• Speculating what kind of beers might be at the brewpub: Our guesses: Desolation Ale, Prairie Pilsner, Level Lager. Naturally, all the beer would have to be flat.


Memo to icon designers: Look. I get it. I’m on the Internet, and the whole world is all interconnected, and my computer is this global information nexus, and it’s cool. Do half my application icons need to remind me of this? My dock looks like a freaking warehouse full of UN flags.

These are all the globe-themed application icons I could find on my hard-drive in 3 minutes. There are a couple representing other planets as a bonus.

I ♥ Huckabees

Saw I ♥ Huckabees this weekend. Fun movie. The whole existential angle seems more of a plot device than an opportunity for serious philosophical exploration, though like the director’s previous movie, Flirting with Disaster, there is a sort of existential core to the thing. But the fun, the awkward situations, the snappy dialog with people talking on top of each other, and the characters are what really make the movie. Putting Dustin Hoffman and Lily Tomlin in a movie together is gold, I tell ya, comedy gold.

Permanent majority

I’ve heard three Republicans refer to their party has being a “permanent majority” now: before the election, Tom Delay; after, Karl Rove and a party strategist whose name I didn’t catch.

On the one hand, I’m tempted to write this off as self-destructive hubris. On the other, I look at the party’s willingness to do what it takes to maximize that majority–mid-term re-redistricting, the rumored end of the Senate’s supermajority rule for cloture, the unusual step of going after the other party’s leader, not to mention tricks like requiring lobbyists to only hire Republicans, and commandeering DHS staff for partisan purposes–and I think that writing it off might be a little too easy.

Message to the world

All of you who are citizens of other countries, it’s officially OK to start hating Americans now.

Four years ago, perhaps you were feeling charitable and realized that we didn’t exactly elect Bush. He lost the popular vote, and only won the electoral vote through a process that was dubious at best. He went on to govern as if he had a clear mandate, and with a friendly Congress, has run the country with a free hand, not vetoing any legislation, and getting away with winners like the USA PATRIOT act and the Iraq war. Senate Democrats have managed to stonewall a handful of judicial appointees, which Republicans laughably refer to as “gridlock.” Corruption and contempt for reality in the executive has become the order of the day, and the friendly Congress has not been inclined to make much of a fuss over it.

Things are different this time. Bush clearly won the popular vote, and Kerry has conceded the race. Not only that, but the GOP’s hold on the Senate has strengthened, with the election of a candidate in Oklahoma who has called for the execution of abortionists (even though he himself is one) and another in Kentucky who practically needs a drool bucket. Eleven proposed state amendments to ban gay marriage (and in some cases, any hint of official recognition for gay relationships) all passed easily.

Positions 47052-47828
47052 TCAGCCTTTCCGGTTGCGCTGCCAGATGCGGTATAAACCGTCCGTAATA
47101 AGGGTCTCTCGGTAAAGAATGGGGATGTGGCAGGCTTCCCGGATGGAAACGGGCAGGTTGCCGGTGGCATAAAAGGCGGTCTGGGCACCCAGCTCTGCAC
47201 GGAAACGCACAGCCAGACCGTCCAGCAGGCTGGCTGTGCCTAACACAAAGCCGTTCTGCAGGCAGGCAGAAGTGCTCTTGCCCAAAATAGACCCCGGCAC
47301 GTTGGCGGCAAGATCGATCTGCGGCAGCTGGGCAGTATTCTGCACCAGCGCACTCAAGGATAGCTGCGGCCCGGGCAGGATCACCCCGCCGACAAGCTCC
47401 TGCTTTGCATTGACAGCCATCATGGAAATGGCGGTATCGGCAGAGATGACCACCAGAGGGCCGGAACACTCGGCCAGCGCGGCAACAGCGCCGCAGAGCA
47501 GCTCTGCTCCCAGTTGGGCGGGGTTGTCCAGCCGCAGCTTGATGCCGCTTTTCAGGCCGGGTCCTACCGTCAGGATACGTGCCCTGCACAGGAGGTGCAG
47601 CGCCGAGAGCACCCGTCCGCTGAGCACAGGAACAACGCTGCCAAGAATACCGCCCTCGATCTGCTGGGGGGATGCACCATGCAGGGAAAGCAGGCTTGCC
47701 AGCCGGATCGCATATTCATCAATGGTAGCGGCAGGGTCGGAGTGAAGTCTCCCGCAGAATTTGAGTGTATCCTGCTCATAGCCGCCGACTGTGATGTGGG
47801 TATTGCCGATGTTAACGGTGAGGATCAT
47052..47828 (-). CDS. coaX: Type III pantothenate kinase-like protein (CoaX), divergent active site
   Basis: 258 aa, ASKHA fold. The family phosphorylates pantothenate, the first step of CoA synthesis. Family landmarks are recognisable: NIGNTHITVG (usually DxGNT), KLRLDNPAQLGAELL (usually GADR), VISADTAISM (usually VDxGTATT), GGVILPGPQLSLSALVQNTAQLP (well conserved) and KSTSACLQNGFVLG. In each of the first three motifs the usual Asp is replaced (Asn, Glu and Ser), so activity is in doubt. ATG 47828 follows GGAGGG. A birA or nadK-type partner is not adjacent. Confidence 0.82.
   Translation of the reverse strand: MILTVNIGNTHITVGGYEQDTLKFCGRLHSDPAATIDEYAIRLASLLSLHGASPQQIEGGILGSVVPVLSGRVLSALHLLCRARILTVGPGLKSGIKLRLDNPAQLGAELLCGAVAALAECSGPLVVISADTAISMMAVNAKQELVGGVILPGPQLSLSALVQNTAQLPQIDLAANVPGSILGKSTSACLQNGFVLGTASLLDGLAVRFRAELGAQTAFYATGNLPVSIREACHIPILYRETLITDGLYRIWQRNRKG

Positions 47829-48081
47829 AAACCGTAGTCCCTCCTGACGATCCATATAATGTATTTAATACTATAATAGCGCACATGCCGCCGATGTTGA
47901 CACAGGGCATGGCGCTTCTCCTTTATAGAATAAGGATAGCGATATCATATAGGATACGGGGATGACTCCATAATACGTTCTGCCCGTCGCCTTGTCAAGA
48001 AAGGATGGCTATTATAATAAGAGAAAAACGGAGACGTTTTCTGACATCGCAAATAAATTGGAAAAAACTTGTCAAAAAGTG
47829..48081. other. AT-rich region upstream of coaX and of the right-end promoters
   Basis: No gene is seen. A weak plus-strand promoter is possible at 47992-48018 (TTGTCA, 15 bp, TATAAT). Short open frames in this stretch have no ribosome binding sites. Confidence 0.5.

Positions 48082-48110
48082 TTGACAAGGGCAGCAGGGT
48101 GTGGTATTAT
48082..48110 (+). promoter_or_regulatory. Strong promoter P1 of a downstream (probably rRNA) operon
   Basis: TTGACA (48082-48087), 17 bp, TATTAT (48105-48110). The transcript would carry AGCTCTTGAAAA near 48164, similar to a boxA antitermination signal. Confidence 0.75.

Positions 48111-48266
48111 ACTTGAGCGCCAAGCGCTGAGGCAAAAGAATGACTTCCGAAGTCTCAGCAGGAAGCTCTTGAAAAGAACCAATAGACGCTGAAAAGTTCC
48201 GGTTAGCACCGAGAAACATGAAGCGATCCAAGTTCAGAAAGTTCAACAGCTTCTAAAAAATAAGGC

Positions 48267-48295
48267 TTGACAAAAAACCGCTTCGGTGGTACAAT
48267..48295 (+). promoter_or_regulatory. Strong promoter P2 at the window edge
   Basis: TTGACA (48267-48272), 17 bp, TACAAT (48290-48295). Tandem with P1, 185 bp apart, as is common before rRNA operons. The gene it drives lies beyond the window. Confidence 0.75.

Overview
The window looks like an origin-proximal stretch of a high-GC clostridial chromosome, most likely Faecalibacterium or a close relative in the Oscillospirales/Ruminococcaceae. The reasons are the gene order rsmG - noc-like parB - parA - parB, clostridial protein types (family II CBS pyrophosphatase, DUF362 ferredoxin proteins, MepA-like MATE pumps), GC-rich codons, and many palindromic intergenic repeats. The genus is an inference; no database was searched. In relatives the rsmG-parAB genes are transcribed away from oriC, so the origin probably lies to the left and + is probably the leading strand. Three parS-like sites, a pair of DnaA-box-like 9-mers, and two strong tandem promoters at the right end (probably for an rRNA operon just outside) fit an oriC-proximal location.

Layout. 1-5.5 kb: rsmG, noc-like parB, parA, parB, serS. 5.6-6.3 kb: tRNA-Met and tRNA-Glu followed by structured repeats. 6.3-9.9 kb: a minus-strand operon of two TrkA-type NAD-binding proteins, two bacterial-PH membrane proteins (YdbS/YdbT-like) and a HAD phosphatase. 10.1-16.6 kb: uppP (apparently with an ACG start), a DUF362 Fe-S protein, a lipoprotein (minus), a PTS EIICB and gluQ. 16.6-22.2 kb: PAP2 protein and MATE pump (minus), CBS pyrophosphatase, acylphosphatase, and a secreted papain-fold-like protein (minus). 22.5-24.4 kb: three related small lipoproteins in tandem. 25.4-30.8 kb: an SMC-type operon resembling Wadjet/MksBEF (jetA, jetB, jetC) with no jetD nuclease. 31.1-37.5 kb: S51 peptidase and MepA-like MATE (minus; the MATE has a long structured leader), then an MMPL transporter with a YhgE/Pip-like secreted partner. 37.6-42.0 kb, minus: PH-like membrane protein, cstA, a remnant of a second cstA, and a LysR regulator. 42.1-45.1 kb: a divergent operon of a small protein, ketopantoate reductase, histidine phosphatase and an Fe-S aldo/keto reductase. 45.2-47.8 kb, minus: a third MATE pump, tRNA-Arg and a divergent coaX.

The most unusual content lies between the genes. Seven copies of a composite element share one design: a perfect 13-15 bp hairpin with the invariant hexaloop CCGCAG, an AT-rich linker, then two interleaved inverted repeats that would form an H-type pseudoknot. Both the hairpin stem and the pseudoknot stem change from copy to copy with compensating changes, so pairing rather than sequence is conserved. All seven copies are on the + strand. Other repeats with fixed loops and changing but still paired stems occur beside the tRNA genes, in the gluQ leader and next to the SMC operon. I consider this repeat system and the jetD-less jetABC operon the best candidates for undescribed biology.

In short, Americans have clearly demonstrated what kind of country they want. It’s not a likable one. While I’ve always identified strongly as an American–my citizenship and my country mean a lot to me–I have to ask myself whether it is worth it to fight for the country I believe in, or cut my losses and concede that it simply doesn’t exist. Today I feel like a stranger in my own country.

Team America: World Police

America, Fuck yeah!

The chorus from the movie’s most memorable song pretty much says it all, encapsulating the movie’s love-it-and-hate-it attitude towards the USA. The movie manages to be political without being partisan, insightful without being dull, and completely fucking hilarious. Go see it now.


Bush made another campaign speech in which he came up with yet another post-hoc rationale for the war:

If Zarqawi and his associates
were not busy fighting Iraqi and American forces in Iraq, what does Senator
Kerry think they would be doing? Peaceful, small business owners?
(Laughter.) Running a benevolent society? (Laughter.)

Let’s get this straight: Bush is suggesting here that we’re using Iraq as a decoy, to fight terrorists there so we don’t have to fight them on U.S. soil. So what are we supposed to say to the people we were supposedly liberating from a tyrannical dictator? “Sorry about all these explosions, but better you all than us?”

Say “quack,” Iraq.